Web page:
A 31-year-old male presenting with intracranial hemorrhage manifesting as deep coma and anisocoria underwent immediate emergency surgery. Three-dimensional computed tomography (CT) angiography revealed stenosis of the right middle cerebral artery (MCA) and perfusion CT immediately after the surgery suggested severe hypoperfusion in the right MCA territory. Postoperative angiography demonstrated right unilateral moyamoya disease. We predicted that brain edema and intracranial pressure (ICP) elevation occurring after the hemorrhage might result in cerebral infarction. Hyperosmotic drugs were contraindicated by dehydration. Therefore, therapeutic hypothermia was induced that controlled the ICP. We considered that the increased ICP, dehydration, vasospasm, and shrinkage of the ruptured vessel comprised the pathogenesis of acute cerebral ischemia after intracranial bleeding. Cerebral hemodynamics should be evaluated during the acute phase of cerebral hemorrhage to prevent subsequent cerebral infarction.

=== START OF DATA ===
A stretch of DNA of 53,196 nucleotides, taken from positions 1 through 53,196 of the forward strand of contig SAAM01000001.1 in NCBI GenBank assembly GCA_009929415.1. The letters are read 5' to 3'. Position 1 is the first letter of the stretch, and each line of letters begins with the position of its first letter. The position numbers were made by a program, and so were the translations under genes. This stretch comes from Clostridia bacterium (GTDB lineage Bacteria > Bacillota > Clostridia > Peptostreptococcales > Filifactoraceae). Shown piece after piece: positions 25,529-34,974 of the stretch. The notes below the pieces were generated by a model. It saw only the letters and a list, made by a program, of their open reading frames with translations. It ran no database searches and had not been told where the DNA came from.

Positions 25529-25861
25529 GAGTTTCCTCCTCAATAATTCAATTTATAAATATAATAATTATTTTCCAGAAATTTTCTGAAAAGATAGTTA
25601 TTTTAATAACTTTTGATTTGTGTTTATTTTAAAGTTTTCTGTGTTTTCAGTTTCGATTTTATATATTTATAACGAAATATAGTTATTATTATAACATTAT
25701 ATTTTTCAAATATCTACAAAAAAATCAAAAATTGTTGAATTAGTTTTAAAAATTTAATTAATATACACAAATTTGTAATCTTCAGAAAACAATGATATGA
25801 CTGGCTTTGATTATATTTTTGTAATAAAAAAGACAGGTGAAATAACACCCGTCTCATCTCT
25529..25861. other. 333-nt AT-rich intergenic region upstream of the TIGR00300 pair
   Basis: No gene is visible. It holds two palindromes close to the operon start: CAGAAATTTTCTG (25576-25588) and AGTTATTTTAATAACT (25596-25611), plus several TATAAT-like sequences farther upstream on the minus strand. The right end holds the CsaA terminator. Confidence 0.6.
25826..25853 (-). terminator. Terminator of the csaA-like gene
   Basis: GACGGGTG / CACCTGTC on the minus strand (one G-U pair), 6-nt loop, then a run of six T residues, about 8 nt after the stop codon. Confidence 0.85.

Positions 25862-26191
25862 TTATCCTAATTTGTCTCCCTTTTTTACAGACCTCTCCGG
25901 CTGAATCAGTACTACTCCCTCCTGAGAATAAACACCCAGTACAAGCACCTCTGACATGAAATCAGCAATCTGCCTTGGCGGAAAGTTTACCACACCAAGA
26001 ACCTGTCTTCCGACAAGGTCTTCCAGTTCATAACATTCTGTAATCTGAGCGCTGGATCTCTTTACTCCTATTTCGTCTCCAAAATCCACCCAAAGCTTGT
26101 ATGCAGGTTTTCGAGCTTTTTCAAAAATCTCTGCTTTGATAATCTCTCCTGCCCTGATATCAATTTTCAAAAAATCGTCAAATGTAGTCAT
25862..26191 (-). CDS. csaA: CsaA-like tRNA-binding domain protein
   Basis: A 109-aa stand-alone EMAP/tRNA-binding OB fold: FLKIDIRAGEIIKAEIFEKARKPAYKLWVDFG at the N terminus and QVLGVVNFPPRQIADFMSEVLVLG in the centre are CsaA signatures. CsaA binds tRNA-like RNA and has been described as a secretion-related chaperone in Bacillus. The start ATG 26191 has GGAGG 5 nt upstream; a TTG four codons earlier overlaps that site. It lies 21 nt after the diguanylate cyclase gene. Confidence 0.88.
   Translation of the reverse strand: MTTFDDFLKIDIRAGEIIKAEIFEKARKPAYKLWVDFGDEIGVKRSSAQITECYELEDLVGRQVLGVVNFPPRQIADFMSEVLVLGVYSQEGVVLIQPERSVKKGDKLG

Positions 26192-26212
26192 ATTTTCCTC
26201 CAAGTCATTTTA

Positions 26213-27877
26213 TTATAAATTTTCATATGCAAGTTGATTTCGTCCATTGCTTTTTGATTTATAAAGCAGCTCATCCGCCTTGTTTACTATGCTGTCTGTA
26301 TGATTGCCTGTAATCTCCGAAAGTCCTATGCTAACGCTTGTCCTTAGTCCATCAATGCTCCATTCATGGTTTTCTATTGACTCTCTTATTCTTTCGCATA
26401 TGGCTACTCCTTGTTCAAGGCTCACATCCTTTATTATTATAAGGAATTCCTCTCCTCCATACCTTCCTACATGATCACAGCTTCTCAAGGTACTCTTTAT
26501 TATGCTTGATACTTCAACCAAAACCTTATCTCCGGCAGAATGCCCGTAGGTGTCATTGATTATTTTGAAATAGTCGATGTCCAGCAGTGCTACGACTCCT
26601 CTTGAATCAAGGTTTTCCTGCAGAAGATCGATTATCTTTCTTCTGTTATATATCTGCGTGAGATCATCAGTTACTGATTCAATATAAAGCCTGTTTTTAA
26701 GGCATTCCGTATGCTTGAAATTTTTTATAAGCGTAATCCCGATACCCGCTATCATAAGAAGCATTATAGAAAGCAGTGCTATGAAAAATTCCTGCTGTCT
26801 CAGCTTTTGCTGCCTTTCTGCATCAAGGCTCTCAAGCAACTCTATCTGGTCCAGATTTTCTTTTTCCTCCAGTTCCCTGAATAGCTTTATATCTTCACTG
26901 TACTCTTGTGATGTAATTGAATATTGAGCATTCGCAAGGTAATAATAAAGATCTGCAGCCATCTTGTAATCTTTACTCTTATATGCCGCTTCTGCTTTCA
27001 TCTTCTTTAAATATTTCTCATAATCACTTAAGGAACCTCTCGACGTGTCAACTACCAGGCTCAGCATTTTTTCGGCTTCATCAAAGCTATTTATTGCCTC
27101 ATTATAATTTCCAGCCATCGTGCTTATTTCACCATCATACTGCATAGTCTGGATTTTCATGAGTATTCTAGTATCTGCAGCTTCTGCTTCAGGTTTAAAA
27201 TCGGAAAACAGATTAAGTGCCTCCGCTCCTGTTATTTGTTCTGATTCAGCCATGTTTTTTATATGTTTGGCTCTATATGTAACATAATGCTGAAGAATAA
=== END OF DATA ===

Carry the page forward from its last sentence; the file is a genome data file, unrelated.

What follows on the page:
Crossed cerebellar diaschisis (CCD) often occurs after ischemic or hemorrhagic stroke that damages the cortico-ponto-cerebellar pathway. However, CCD due to cerebral hyperperfusion following cerebrovascular reconstruction is rare. A 61-year-old woman presented with transient CCD due to cerebral hyperperfusion following bypass surgery for adult moyamoya disease. She developed transient weakness of the right extremities and was diagnosed with moyamoya disease. First, she underwent superficial temporal artery to middle cerebral artery (STA-MCA) anastomosis with indirect synangiosis on the left. Postoperative course was uneventful. Subsequently, she underwent STA-MCA anastomosis with indirect synangiosis on the right. She complained of mild headache on the right, and single photon emission computed tomography (SPECT) performed on the 7th postoperative day demonstrated hyperperfusion in the right frontal and temporal lobes associated with hypoperfusion in the left cerebellum. Magnetic resonance (MR) imaging demonstrated no new lesions and MR angiography showed patent STA-MCA bypass. Subsequent SPECT showed disappearance of both hyperperfusion and CCD. This case strongly suggests that cerebral hyperperfusion after bypass surgery for moyamoya disease may cause transient CCD. Although the clinical significance is still obscure, this phenomenon indicates the cortico-ponto-cerebellar pathway is interrupted due to hyperperfusion, suggesting the development of hyperperfusion syndrome. Careful observation of cerebral hemodynamics after bypass surgery is warranted to avoid hyperperfusion-related complications.